Due Diligence Is Key for Second Generation Restaurant Spaces
This North Loop space was an auto repair shop until Diversified Construction turned it into Red Rabbit, Luke Shimp’s newest Minneapolis restaurant.
The restaurant industry has a real estate capacity problem. Rents are going up, landlords don’t need to offer much to entice tenants, and spaces are the subject of all-out bidding wars.
To keep up, savvy brands are getting more creative to find choice locations while still keeping costs in line. Second-generation spaces are nothing new to the industry to keep costs right sized, but finding them has gotten a lot harder.
Bar Louie CEO John Nietzel said as growth continues, their flexible footprint ranging from 4,500 square feet to 11,000 square feet helps them fit in whatever space is available, and it also helps each location have a unique design.
“Historically two thirds of our locations have been second generation. They help two-fold: They’re a little less investment, and one of our guiding principles is that no two Bar Louis are the same,” said Nietzel. “So this forces us to stick to our principle.”
And while they don’t communicate the benefit to customers, going into a second-generation space helps operations stay environmentally friendly. “I would say we reuse 80 percent of what’s in the back of the house,” said Nietzel. “So HVAC, the hoods, the walk-in coolers, oftentimes the kitchen equipment is still in good shape.”
Operators should be cautious, however of making the assumption that just because a space was a restaurant that it’s ideal to be one again.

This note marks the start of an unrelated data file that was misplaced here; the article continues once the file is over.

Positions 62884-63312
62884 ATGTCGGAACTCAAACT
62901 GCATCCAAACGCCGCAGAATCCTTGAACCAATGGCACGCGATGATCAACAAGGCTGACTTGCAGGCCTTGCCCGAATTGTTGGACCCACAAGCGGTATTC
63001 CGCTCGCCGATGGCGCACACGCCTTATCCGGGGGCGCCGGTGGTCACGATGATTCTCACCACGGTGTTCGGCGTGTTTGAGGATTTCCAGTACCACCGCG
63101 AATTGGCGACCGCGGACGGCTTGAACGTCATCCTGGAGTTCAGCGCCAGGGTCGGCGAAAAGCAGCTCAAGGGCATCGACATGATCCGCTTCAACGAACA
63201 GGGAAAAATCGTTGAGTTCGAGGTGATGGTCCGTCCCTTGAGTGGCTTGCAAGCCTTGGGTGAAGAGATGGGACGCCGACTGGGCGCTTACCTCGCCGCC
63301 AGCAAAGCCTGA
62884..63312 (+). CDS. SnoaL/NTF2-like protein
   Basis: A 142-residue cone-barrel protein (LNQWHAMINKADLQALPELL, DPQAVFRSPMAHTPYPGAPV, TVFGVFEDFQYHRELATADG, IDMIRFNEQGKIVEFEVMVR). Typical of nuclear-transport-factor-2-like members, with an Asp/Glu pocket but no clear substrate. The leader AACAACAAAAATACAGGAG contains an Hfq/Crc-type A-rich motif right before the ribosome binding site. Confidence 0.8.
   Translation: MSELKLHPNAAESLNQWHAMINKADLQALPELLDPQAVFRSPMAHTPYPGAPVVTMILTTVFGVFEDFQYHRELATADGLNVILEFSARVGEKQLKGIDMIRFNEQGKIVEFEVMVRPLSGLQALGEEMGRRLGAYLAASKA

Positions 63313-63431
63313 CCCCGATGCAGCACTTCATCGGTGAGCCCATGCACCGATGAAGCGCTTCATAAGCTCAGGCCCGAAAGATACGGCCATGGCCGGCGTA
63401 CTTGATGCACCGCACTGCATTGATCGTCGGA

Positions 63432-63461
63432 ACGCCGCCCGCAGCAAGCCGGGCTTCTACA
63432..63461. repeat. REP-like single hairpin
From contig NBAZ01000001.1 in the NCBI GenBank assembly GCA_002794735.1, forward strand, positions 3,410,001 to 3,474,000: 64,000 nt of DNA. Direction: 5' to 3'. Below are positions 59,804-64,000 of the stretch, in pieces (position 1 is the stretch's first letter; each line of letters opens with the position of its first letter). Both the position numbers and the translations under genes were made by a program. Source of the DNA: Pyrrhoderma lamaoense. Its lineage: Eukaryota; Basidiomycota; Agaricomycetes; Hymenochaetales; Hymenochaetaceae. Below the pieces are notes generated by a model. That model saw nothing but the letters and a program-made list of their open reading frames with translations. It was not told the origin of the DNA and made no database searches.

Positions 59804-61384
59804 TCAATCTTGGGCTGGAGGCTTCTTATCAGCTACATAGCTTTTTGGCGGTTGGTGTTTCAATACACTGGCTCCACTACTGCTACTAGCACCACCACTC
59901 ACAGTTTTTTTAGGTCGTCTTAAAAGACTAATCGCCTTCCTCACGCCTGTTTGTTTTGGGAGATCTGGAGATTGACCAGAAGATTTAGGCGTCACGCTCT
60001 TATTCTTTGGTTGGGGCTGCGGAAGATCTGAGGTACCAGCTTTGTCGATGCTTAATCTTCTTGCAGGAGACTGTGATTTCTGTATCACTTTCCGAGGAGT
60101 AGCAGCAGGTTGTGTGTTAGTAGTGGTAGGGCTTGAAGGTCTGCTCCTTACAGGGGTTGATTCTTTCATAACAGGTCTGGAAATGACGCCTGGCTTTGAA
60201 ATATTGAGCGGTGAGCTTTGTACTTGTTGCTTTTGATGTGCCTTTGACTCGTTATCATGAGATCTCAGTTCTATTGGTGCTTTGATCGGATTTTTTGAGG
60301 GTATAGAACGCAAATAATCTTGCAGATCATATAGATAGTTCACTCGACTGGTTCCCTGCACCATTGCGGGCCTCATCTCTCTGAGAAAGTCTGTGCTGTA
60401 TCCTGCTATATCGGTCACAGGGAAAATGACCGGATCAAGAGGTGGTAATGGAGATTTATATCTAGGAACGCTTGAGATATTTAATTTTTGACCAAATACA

“To most owners, they see it as an advantage to go into an existing restaurant because they can utilize some of the existing equipment and systems,” said Jeremy Pumper, project manager at Diversified Construction in St. Louis Park. “But when they’re looking at relocating the bar or making major shifts in the layout, those advantages kind of disappear. And certainly with some of these older buildings, they can reveal some surprises. When you open up walls and ceilings, you’ll find 100-year-old structural things that aren’t up to today’s standards.”
At Lumberjacks, a brand expanding in the West, founder Jeff Garret said jumping at a good location without taking a close look at the property is a recipe for disaster.
“There’s nothing worse than opening on the first day and nobody can use the bathroom, or the AC is out, or power is going down,” said Garret. “Some people will sign the lease and the grease trap is bad, and they have to tear up the whole floor and they don’t have any money to open. So do your research before you sign on the dotted line.”
Pumper said part of that research should include early input from the general contractor. He often visits sites with restaurants clients during the lease negotiation phase to alert them to any concerns. “A lot of this is foreign language to owners and so the preference is to get [a contractor] on board and walk the space before you ink the lease,” said Pumper.
Don’t discount other former business spaces as opportunities, too, said Pumper, such as the auto shop conversion Diversified completed for Twin Cities restaurateur Luke Shimp’s new Red Rabbit concept in Minneapolis.
“With a non-restaurant space, they’re able to start from scratch and put their own stamp on it,” Pumper said. “They’re not confined to a layout or design.”
— Additional reporting by Laura Michaels